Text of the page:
Leachables Found in Parenteral Drug Products
Leachables Found in Parenteral Drug Products
Jim Castner, Ph.D., Neal Williams, M.S. and Michael Bresnick, M.A.
Bristol Myers Squibb Medical Imaging
In the process of bringing a new drug to the clinical investigation stage, several steps occur in which the sponsoring company makes a sizable investment at the multi-million dollar level. These steps typically include the discovery of a patentable compound, development of a commercially viable synthetic pathway, characterization of the physiochemical and biochemical properties of the new compound, animal toxicology, formulation development and the list goes on. What is frequently overlooked in this list is an assessment of the chemical compatibility properties for the new drug substance and its formulation matrix. The justification given by project leaders for neglecting or delaying such studies until much later in the drug development program is for efficient use of resources. Cited examples from personal experience are "reduce timelines by focusing only on the time critical elements" or "get the biggest bang for each R&D buck spent." Chemical compatibility studies however are investments requiring relatively small expenditures of resources. From a time perspective, a majority of the work should be completed prior to the nomination stage for a new drug. Ignorance about incompatibilities between a drug product and the surfaces of the manufacturing equipment or the container/closure could put the program at high risk for failure. Options are limited to circumvent the potential problems of chemical incompatibility unless the R&D budget has a contingency fund for using equipment fabricated from noble metals such as gold or using Waterford crystal.
Addressing the potential problems of chemical incompatibility should start prior to initiating any drug product development program, as mentioned above. The investigator first needs to create a database from the published literature about the materials that are exposed to the drug product during the manufacturing process, as well as, the primary packaging components [1,2]. This database should also be supplemented with experimental data. In particular, data from extraction studies of the critical components is used in the manufacturing process and the primary packaging. These extraction studies need to be conducted using appropriate solvents and analytical methods as outlined in the guidance provided in the USP monographs <661>, <381>, <87> and <88>for the respective materials. Having established a database for the materials that are exposed to the drug product, the next stage in the compatibility assessment is to conduct drug substance exposure studies. In these studies, the stability and the ad/absorption properties of the drug substance are monitored, along with detection of leachables from the exposed materials. Leachables differ from extractables in that they are chemical substances, which migrate from an exposed surface into the drug product under typical or normal operating conditions. Extractables, on the other hand, are the chemical substances that are obtained by exposing the sample material to a variety of solvents under exaggerated incubation conditions of time or temperature. In a general sense, leachables can be considered a subset of extractables .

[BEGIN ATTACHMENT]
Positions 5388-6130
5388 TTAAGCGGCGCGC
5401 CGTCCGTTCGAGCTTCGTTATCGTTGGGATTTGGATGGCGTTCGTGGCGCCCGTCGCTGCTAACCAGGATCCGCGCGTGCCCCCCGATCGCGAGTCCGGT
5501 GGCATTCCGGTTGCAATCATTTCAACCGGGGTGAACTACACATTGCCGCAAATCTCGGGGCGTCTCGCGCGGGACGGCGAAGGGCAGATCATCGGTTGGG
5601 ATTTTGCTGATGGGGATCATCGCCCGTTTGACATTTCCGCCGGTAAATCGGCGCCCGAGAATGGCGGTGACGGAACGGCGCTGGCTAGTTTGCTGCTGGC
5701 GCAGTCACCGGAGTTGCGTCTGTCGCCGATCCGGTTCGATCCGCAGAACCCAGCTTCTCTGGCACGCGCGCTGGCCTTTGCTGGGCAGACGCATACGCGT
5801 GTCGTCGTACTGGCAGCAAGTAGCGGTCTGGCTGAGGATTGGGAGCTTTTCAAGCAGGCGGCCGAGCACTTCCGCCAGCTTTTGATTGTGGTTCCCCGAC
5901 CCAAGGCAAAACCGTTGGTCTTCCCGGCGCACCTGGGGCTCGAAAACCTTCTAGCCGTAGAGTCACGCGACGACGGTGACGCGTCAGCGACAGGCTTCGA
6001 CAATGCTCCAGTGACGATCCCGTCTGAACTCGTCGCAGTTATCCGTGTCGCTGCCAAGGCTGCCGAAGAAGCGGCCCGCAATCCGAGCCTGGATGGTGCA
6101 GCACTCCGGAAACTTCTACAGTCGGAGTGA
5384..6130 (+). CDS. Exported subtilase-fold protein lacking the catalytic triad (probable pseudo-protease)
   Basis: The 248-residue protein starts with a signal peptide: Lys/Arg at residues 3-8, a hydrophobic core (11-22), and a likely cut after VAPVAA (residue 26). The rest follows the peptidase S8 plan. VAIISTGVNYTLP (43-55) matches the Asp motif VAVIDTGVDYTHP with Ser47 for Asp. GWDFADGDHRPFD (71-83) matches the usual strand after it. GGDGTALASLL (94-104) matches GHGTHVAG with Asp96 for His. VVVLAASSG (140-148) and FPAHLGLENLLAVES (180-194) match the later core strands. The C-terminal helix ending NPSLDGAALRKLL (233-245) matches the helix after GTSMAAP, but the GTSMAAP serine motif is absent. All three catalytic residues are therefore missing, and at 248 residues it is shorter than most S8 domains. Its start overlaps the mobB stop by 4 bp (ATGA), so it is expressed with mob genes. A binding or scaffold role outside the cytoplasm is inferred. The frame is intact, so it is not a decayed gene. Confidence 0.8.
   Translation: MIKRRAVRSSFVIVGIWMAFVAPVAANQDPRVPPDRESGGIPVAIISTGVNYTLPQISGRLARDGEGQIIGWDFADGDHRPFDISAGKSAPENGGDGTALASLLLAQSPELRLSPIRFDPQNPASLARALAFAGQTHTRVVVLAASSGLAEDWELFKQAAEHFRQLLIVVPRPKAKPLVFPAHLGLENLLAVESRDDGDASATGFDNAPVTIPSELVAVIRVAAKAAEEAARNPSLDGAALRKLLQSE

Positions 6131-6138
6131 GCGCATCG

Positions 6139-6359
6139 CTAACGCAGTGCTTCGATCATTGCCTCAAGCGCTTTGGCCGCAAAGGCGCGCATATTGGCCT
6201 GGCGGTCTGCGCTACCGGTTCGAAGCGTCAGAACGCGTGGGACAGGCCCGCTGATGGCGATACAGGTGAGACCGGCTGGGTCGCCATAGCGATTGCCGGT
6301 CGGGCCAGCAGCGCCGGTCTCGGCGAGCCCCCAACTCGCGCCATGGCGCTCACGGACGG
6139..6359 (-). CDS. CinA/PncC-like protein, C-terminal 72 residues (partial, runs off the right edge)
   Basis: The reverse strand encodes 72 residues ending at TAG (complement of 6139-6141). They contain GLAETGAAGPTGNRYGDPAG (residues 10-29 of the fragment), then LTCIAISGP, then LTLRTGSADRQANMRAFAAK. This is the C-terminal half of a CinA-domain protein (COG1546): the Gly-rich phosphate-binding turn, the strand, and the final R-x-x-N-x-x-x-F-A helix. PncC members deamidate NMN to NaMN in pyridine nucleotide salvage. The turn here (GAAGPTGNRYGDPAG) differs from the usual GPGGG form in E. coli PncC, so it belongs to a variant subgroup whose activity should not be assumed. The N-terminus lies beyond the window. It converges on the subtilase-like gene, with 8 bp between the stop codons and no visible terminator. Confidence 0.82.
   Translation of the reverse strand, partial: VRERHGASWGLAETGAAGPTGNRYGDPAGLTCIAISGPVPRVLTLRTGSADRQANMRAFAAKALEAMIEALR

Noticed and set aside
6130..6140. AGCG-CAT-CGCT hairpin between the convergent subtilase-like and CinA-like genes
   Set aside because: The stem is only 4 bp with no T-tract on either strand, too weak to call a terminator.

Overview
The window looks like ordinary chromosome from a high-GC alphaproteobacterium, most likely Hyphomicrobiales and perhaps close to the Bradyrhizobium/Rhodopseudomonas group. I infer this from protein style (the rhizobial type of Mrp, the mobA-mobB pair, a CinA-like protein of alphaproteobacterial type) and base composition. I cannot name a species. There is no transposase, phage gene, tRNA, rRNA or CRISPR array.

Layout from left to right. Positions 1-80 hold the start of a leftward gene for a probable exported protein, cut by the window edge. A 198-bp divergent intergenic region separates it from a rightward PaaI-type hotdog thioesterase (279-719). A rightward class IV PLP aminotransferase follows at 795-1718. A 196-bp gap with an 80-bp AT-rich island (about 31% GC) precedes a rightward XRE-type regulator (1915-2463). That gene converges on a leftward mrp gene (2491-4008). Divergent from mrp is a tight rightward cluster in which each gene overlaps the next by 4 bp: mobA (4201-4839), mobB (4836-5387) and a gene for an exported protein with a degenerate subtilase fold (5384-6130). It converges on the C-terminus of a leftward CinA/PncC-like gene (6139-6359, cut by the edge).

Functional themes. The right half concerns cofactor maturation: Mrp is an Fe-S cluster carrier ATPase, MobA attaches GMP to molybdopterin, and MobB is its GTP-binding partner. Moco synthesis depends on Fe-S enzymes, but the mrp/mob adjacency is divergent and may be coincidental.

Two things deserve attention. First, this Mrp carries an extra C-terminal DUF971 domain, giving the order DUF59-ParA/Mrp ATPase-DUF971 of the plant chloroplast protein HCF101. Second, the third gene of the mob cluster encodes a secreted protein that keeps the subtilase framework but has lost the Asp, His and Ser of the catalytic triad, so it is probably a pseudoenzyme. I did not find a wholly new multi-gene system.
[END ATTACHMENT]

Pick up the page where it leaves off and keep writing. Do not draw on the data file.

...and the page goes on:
Currently limited guidance is available in the published literature and from the regulatory agencies about conducting leachable studies with regards to the level of identification and settings of threshold limits. Working groups within the nonprofit organization Product Quality Research Institute (PQRI) are developing a consensus among its membership (which includes participants from the FDA, professional organizations, industry and academia) on defining the types of analytical methods and the toxicological criteria that are to be used in conducting leachable and extractable studies. When the recommendations from the PQRI working groups are published, they are anticipated to have a significant impact on both regulatory requirements and industrial practice. In the interim, individual investigators are left to use good scientific judgement and follow the successful practices of others in executing these studies. To provide some further insight into the practice of conducting investigations of leachables, four case studies are presented as examples. The focus of these case studies will be to examine the analytical chemical techniques that can be used and the procedures for identifying the source of the leachable resulting from exposure to the primary packaging material or from the manufacturing equipment.
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